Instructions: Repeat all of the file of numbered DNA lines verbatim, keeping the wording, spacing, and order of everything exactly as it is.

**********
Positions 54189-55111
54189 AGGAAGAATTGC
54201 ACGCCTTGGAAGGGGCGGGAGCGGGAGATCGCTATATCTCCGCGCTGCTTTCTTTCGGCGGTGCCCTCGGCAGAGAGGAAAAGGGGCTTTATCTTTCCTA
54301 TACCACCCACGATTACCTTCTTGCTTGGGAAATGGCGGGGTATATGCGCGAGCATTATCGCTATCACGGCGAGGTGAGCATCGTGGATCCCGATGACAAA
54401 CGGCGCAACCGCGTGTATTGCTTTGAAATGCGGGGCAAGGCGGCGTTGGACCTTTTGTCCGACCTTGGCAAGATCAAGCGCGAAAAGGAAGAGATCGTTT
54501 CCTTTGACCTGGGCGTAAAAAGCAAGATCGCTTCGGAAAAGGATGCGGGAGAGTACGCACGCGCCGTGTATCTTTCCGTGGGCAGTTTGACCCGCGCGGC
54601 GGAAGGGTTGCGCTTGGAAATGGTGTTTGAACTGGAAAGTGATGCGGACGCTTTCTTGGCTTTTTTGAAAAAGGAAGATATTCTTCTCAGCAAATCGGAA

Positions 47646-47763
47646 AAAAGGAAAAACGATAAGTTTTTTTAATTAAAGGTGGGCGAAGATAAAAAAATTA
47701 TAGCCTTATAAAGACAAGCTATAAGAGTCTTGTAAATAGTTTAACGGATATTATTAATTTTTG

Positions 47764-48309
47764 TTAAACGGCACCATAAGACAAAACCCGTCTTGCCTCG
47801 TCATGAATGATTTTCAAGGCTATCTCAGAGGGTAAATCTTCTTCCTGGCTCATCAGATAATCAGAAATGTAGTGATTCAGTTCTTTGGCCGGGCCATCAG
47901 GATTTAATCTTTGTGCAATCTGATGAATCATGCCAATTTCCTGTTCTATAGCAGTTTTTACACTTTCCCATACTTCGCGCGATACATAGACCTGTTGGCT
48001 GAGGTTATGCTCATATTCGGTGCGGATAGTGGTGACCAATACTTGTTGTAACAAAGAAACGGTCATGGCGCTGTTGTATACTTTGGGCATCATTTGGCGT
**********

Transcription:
Positions 54189-55111
54189 AGGAAGAATTGC
54201 ACGCCTTGGAAGGGGCGGGAGCGGGAGATCGCTATATCTCCGCGCTGCTTTCTTTCGGCGGTGCCCTCGGCAGAGAGGAAAAGGGGCTTTATCTTTCCTA
54301 TACCACCCACGATTACCTTCTTGCTTGGGAAATGGCGGGGTATATGCGCGAGCATTATCGCTATCACGGCGAGGTGAGCATCGTGGATCCCGATGACAAA
54401 CGGCGCAACCGCGTGTATTGCTTTGAAATGCGGGGCAAGGCGGCGTTGGACCTTTTGTCCGACCTTGGCAAGATCAAGCGCGAAAAGGAAGAGATCGTTT
54501 CCTTTGACCTGGGCGTAAAAAGCAAGATCGCTTCGGAAAAGGATGCGGGAGAGTACGCACGCGCCGTGTATCTTTCCGTGGGCAGTTTGACCCGCGCGGC
54601 GGAAGGGTTGCGCTTGGAAATGGTGTTTGAACTGGAAAGTGATGCGGACGCTTTCTTGGCTTTTTTGAAAAAGGAAGATATTCTTCTCAGCAAATCGGAA

Positions 47646-47763
47646 AAAAGGAAAAACGATAAGTTTTTTTAATTAAAGGTGGGCGAAGATAAAAAAATTA
47701 TAGCCTTATAAAGACAAGCTATAAGAGTCTTGTAAATAGTTTAACGGATATTATTAATTTTTG

Positions 47764-48309
47764 TTAAACGGCACCATAAGACAAAACCCGTCTTGCCTCG
47801 TCATGAATGATTTTCAAGGCTATCTCAGAGGGTAAATCTTCTTCCTGGCTCATCAGATAATCAGAAATGTAGTGATTCAGTTCTTTGGCCGGGCCATCAG
47901 GATTTAATCTTTGTGCAATCTGATGAATCATGCCAATTTCCTGTTCTATAGCAGTTTTTACACTTTCCCATACTTCGCGCGATACATAGACCTGTTGGCT
48001 GAGGTTATGCTCATATTCGGTGCGGATAGTGGTGACCAATACTTGTTGTAACAAAGAAACGGTCATGGCGCTGTTGTATACTTTGGGCATCATTTGGCGT